IATSE and AMPTP Close to Deal to Avert Crippling Hollywood Strike (EXCLUSIVE)

IATSE Strike Placeholder
Cheyne Gateley for Variety

Negotiators for IATSE and Hollywood’s major studios are closing in on a deal that would avert a strike that has threatened to shutter most film and TV production in Hollywood.

Industry sources said virtual negotiations between the sides went late into Friday night as Carol Lombardini, president of the Alliance of Motion Picture and Television Producers bargaining organization for the major studios, addressed numerous IATSE leaders about the details of deals on thorny issues of working conditions that were sorted through in the marathon sessions.

Industry sources cited Peter Rice, chairman of Disney General Entertainment Content, and veteran entertainment attorney Ken Ziffren as key players who helped Lombardini bridge the gap during the past few days. Sources said Lombardini and Loeb both knuckled down on a key items list with a mutual understanding that a strike would cripple the industry that is only now starting to recover from the shock of COVID.

One move from the studio side that helped move things along was a hike in the raise schedule over the three-year term of the deal. Instead of basic minimums rising 3% in year one of the deal and 2.5% for the remaining two years, the contract will bring 3% hikes per year. The deal was also expected to include 10 hours off between shifts — called “turnarounds” — and 54-hour turnarounds on weekends. Other details were not immediately forthcoming, but the union was also pushing for lunch breaks and an end to a lower wage scale for streaming companies.

A union official said that the talks were still underway, but that the agreement would make major progress on a range of issues.

“If we stopped now, it is still a greater gain than we’ve made in the history of negotiation,” the official said. “And we still want more.”

Sources familiar with the talks said Lombardini spent several hours on a video conference call discussing the deal terms, pension and health plan issues and the quality-of-life concerns that brought IATSE to the brink of a nationwide strike for the first time in the union’s nearly 130-year history.

The tentative contract agreement would have to be ratified by the roughly 60,000 union members covered by the locals whose contracts expired on Sept. 10. The negotiations cover the Basic Agreement, which applies to 13 Los Angeles-based locals, as well as the companion Area Standards Agreement, which applies to locals across the country. Some members have argued that 10-hour turnarounds — which many workers already receive — are not enough, and that they would vote against ratifying a deal unless the turnarounds are longer.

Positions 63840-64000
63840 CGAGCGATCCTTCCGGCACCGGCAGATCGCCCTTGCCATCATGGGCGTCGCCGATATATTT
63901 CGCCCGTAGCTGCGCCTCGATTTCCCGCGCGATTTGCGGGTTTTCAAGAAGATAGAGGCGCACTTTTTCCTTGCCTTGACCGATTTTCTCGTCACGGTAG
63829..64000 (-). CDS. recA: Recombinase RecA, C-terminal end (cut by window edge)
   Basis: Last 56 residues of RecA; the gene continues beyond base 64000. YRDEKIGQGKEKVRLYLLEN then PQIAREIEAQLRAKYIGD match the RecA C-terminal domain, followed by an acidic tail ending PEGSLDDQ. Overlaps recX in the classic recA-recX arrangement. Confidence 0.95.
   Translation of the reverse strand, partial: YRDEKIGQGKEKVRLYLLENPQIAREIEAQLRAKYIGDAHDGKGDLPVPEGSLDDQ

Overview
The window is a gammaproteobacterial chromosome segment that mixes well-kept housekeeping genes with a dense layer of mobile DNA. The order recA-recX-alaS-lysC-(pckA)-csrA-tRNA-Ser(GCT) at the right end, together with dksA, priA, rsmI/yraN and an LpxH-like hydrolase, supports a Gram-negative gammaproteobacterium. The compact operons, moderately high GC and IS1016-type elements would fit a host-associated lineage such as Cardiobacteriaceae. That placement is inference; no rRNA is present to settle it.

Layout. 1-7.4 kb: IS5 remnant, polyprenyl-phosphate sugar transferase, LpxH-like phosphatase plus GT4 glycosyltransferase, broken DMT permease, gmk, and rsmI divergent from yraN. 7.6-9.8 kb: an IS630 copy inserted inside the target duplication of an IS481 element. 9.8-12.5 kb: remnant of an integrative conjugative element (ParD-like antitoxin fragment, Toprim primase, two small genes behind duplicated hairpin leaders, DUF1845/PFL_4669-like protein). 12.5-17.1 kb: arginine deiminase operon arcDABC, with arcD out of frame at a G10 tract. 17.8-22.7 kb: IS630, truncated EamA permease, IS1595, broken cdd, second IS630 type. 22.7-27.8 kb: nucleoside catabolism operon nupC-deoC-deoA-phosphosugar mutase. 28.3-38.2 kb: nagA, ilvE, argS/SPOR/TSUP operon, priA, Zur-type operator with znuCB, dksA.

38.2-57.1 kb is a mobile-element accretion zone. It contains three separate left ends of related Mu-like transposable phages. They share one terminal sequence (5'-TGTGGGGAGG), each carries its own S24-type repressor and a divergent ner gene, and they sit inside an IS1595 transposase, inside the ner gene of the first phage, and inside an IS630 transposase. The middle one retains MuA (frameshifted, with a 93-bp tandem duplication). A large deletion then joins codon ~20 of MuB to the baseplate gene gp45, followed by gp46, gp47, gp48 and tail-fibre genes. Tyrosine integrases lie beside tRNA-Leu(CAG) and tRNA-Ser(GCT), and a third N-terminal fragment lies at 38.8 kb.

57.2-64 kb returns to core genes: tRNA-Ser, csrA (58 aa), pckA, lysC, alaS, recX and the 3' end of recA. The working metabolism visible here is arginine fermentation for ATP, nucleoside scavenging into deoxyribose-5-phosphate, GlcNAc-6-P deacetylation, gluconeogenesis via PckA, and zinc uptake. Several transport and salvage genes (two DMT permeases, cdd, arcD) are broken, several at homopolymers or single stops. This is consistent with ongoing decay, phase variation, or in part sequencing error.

The membership received a terse update after 11 p.m. on Friday night, stating only that “Bargaining has concluded for the night and will resume tomorrow morning.”

The union has scheduled solidarity events in New York, Chicago and Atlanta this weekend, and was also recruiting strike captains to organize picketing if a deal could not be concluded by 12:01 a.m. PT on Monday.

IATSE International chief Matt Loeb stressed his “commitment to a deal” but also the memberships’ willingness to go out in an interview with the Associated Press on Friday. Multiple sources said hours were spent on Friday on working out the specifics of meal plan adjustments, rest breaks and between-shift turnaround times.

Another sticking point for IATSE was the long-standing “New Media” clause that has allowed some of the emerging streaming giants (those with fewer than 20 million domestic subscribers) to pay lower residual fees than established broadcast and cable networks and larger streamers. Those residual fees are paid out by production companies to help fund IATSE’s pension and health plan. IATSE pushed for an end to all such discounts, noting that “new media” is an anachronism in 2021. The resolution on the issue that involves Apple TV Plus, Paramount Plus, Peacock and other smaller streamers, is still unclear.

Industry sources cited Disney’s Rice as one of a handful of executive insiders, including former Directors Guild of America president Jay Roth, who helped Lombardini get leaders of the AMPTP member companies to focus on the talks and to realize the severity of the strike threat. Roth was said to have been a key liaison for the studios and IATSE. The union already had tapped Ziffren, a famously savvy dealmaker with decades of Hollywood labor experience, as a consultant in the talks.